At present, 61 million American adults are living with a disability, according to the CDC. Nearly 50% of these individuals do not exercise enough, while approximately 38.2% qualify as obese. While living with limited mobility may restrict the type of exercise someone can enjoy, it doesn’t typically exclude exercise altogether. Engaging in regular exercise can, in fact, be of great benefit to a person with a disability, as it not only helps build a stronger body but a more positive and resilient mind as well. Fitness professionals can play an important role in helping the disabled population remain healthy by encouraging them to engage in regular physical activity.

Different exercises serve different purposes

As a fitness professional, it is essential to know what types of exercise can be suggested for individuals with limited mobility. Despite the nature of their physical limitations, individuals with mobility concerns should try to incorporate three varying types of exercise into their fitness regimes. Cardio exercises that increase the heart rate and boost endurance are very important. While not all your clients will be able to engage in running, cycling and dancing, many people with even severe mobility concerns find great benefit from water-bound cardio exercises. Strength-training and flexibility exercises also need to be encouraged. While the former aids in building bone mass, preventing trips and falls, and improving balance, the latter reduces the risk of injury while also enhancing range of motion and reducing pain.

Harness the power of smart technology

Technology is being utilized in countless ways to make everyday life more accessible to individuals with disabilities. While cameras and sensors are keeping people safe in their homes, voice assistants make it possible to control a host of smart gadgets from a localized hub. The market is also inundated with a range of gadgets that are specifically aimed at fitness enthusiasts. Waterproof headphones are fast becoming a hot favorite among individuals who choose the pool as their exercise arena, while activity trackers such as those offered by Garmin and Fitbit help keep tracks of steps, heart rate, calories burned, and even sleep patterns. Fitness professionals can also benefit from investing in innovative technologies such as smart body analysers that will allow them to not only provide a body weight and fat composition but measure heart rate and the health level of your work or living environment as well.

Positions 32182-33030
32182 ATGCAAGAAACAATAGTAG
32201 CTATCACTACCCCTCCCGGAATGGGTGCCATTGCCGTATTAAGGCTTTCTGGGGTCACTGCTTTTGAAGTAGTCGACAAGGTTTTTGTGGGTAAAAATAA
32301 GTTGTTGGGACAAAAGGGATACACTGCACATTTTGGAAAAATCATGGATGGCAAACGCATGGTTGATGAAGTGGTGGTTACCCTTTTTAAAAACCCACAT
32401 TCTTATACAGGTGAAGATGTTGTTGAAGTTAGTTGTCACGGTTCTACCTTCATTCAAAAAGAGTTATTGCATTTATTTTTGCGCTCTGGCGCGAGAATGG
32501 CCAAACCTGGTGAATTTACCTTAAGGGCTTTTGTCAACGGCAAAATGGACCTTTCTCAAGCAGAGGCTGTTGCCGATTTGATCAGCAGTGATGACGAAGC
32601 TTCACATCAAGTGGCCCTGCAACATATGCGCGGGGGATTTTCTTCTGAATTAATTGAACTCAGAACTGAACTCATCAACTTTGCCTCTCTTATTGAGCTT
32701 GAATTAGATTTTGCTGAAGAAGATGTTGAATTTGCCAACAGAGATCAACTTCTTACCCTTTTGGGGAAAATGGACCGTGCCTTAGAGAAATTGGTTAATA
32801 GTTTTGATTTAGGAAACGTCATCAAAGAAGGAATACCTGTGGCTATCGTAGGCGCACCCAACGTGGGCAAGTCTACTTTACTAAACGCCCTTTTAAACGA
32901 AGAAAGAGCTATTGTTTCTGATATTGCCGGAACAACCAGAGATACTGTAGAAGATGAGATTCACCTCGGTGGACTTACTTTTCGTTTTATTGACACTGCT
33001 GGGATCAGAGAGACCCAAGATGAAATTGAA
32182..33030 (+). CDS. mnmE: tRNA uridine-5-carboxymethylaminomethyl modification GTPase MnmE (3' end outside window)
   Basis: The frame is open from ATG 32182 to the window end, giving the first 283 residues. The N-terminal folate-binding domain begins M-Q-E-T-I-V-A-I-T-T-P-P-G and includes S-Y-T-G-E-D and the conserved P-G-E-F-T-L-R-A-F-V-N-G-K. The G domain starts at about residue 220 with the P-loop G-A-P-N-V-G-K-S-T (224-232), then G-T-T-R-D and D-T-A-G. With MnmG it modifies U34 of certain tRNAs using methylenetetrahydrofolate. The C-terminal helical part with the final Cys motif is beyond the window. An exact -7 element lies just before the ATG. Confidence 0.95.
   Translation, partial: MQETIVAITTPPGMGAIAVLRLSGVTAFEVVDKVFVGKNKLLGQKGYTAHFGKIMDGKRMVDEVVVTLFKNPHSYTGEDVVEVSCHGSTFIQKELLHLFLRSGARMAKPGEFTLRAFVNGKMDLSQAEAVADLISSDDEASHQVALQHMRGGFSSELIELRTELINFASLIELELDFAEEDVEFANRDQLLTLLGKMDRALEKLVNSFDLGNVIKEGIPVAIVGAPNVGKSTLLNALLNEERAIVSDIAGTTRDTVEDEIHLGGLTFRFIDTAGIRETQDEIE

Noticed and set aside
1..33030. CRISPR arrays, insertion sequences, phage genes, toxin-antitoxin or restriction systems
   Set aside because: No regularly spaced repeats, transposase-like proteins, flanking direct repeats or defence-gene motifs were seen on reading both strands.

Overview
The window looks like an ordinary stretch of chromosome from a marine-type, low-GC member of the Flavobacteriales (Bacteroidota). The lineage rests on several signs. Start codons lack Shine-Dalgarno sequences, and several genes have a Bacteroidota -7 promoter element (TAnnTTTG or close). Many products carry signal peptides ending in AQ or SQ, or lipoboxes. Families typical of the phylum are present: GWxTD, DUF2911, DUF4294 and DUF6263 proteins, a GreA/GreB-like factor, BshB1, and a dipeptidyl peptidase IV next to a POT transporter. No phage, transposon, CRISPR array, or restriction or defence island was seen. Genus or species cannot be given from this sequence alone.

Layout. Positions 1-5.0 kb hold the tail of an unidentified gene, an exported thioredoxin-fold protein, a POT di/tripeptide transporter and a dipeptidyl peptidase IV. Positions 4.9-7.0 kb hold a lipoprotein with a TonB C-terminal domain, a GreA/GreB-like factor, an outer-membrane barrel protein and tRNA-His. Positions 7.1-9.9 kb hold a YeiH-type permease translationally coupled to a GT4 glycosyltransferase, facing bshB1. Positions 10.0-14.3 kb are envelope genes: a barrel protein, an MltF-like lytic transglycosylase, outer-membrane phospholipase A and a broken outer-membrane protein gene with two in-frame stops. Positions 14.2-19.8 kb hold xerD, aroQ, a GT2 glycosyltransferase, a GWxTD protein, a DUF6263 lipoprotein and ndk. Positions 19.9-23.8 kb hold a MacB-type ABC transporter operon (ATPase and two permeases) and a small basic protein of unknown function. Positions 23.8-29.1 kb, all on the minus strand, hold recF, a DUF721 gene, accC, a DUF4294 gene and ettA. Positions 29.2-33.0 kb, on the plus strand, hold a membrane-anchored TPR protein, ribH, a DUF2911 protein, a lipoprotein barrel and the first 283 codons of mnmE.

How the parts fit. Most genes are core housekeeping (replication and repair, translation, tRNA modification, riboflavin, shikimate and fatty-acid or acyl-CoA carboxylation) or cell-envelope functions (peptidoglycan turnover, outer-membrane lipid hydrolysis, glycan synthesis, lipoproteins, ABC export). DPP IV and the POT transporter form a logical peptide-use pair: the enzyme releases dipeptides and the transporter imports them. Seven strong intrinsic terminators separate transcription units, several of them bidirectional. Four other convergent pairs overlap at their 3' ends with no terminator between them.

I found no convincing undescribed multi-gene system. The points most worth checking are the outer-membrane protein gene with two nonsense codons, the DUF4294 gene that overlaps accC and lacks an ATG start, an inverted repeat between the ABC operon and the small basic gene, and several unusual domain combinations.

Reiterate that slow and steady wins the race

Individuals with disabilities may require some additional motivation when it comes to starting an exercise routine. Apart from highlighting the physical and mental benefits of engaging in regular exercise, also remember to reiterate the importance of starting out slow and gradually increasing their activity level. It is recommended to start with a single, enjoyable activity and a set of small, achievable goals. Once one activity has been mastered, another can be added to the regular exercise routine. Although it is important not to push too hard when exercising, it is beneficial to make exercise part of a daily routine. As it typically takes four weeks for a new activity to be transformed into a habit, it is important to persevere despite some days being substantially harder than others.

Exercise is a vital component of a healthy lifestyle. For individuals living with a disability, engaging in regular activity can improve the quality of life substantially.

Sally Perkins

Sally Perkins is a professional freelance writer with many years experience across many different areas. She made the move to freelancing from a stressful corporate job and loves the work-life balance it offers her. When not at work, Sally enjoys reading, hiking, spending time with her family and travelling as much as possible.

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